Within the City of Tucson’s nearly 227-square miles, there are 30 locations waiting to snap your photo. But you don’t have to smile because those photos are taken only if you violate the traffic rules enforced by red light cameras at select intersections.
By law, the city must clearly mark all intersections with red light cameras by postings signs indicating the intersection is photo enforced. Of the 30 red light cameras in the city, 13 of them also are speed enforcement cameras.
Other jurisdictions — Oro Valley, Marana and Pima County — have chosen not to install red light cameras at any of their intersections, but rather enforce red light rules through police and deputy patrols.
The red light cameras in Tucson are activated by sensors that detect when a vehicle runs a red light by taking high resolution photographs of the vehicle license plate and also the driver as the vehicle passes through the red light.
According to the Tucson city website, where a Tucson Police Department spokesperson referred The Explorer when asked for comment, “You will only receive a ticket if you enter the intersection after the signal turns red. According to the law, a vehicle must stop when facing a red light before entering the intersection. Entering the intersection is defined as the vehicle passing the lateral prolongation of the curb line, or the line between the curbs on each side of the street.”
Notably, such lines are imaginary and often not always depicted on the pavement.
The Tucson website information continues, “If you have passed this line when the light turns red, you are legally in the intersection. It is good driving practice to not speed up into an intersection in an attempt to be past the curb extensions when the light turns red.”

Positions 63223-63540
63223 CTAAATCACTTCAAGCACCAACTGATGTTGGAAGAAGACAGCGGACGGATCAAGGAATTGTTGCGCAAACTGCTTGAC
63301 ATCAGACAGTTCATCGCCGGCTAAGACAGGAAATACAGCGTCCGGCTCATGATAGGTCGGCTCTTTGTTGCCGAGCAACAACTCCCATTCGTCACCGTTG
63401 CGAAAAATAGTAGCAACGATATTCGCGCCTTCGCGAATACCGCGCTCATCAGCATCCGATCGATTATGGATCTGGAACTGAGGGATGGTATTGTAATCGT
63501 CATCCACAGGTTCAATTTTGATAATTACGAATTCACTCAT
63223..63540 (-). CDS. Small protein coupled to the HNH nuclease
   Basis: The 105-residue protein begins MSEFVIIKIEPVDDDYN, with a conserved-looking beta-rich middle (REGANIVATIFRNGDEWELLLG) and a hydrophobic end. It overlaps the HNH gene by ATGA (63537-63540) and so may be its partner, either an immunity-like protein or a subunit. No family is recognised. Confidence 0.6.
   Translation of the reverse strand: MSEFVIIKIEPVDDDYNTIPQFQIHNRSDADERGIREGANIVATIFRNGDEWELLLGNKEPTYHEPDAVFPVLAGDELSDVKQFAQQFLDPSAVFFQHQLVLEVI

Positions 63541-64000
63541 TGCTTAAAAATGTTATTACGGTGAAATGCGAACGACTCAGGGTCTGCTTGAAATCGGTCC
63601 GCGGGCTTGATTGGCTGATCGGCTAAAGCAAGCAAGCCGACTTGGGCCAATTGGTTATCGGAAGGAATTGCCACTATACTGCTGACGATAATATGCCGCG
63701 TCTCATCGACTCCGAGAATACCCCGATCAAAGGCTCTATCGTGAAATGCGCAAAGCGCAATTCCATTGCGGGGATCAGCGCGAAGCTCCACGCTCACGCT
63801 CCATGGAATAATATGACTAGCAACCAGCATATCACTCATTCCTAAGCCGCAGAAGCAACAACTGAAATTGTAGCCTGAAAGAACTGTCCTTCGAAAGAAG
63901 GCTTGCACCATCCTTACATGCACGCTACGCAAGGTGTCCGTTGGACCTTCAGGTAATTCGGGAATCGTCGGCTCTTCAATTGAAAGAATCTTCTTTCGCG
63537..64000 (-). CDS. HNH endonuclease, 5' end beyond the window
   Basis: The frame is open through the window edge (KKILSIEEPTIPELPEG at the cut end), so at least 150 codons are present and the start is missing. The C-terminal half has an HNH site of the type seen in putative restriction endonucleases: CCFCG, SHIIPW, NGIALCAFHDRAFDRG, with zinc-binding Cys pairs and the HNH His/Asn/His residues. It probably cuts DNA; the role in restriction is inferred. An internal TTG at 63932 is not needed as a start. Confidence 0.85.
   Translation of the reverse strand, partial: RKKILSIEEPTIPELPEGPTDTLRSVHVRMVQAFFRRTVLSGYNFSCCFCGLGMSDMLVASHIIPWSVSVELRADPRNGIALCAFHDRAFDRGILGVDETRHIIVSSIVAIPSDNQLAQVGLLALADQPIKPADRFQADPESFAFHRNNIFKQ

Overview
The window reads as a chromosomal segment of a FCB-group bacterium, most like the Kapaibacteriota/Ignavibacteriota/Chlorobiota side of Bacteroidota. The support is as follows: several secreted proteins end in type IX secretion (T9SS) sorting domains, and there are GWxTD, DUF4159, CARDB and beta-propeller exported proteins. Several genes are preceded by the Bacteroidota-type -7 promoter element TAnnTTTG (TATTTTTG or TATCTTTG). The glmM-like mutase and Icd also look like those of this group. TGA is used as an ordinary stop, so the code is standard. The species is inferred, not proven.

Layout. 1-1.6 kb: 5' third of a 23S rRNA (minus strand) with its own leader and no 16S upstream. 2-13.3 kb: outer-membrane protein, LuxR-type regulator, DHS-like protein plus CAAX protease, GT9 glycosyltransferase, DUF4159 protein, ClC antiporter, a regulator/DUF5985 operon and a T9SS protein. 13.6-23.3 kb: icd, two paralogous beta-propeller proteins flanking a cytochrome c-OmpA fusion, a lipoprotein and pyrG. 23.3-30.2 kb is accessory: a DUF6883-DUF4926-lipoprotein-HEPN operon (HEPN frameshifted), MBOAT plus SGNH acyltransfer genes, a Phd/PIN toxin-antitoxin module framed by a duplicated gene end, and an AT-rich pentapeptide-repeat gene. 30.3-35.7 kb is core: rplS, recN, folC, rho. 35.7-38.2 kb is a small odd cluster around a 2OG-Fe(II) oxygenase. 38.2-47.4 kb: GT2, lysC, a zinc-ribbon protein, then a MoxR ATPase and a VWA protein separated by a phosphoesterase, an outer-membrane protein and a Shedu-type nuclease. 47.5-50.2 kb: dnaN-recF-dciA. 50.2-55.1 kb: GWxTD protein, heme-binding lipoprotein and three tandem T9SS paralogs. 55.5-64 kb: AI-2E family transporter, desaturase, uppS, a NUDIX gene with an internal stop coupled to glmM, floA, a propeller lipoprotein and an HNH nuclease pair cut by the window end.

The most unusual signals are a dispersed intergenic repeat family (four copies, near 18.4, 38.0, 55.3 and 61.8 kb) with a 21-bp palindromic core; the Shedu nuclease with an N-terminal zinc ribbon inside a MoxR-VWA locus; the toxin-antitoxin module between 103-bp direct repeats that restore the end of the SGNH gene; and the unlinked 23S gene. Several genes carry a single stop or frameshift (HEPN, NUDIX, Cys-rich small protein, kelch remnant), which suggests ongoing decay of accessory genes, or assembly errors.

The U.S. Department of Transportation Federal Highway Administration (FHA), in defining an intersection, states on its website that “A driver is running a red light if his or her vehicle enters (the red shaded area pictured) after the light turns red. According to the Manual on Uniform Traffic Control Devices (MUTCD), the boundary for a red light violation begins at the marked stop line. If there is no stop line, then the boundary begins at the crosswalk on the near side of the intersection. If there is no crosswalk or stop line, the intersection begins at the extension of the curb line or roadway edge.”
The FHA website continues, “Some states are using the extension of the curb line to mark the boundary for red light running regardless of whether there are stop lines or crosswalk. This practice is not consistent with the meaning of the red signal in the MUTCD.”
Efforts were made by the state legislature in 2012 in a bill sent to Governor Jan Brewer to get rid of the imaginary lines set across the crosswalk at intersections, but the bill was vetoed by the governor.
The Tucson website red light information also takes on the issue of the timing of the yellow light at intersections. It states, “All of the yellow lights in Tucson comply with federal standards for yellow light length. This means that if you are traveling the speed limit, adequate time exists for you to go through the intersection at a constant speed before the light turns red or for you to safely stop before the red light. As the driver, you will need to make the judgment as to which is the best course of action. If you feel you have to speed through an intersection, one of the most dangerous places to speed, you consider a safe stop as an alternative.”
City engineers maintain through the website that the timing of all lights in the city follow established guidelines “set by the Institute for Transportation Engineers and adopted by the Federal Highway Administration in the Manual for Uniform Traffic Control Devices.”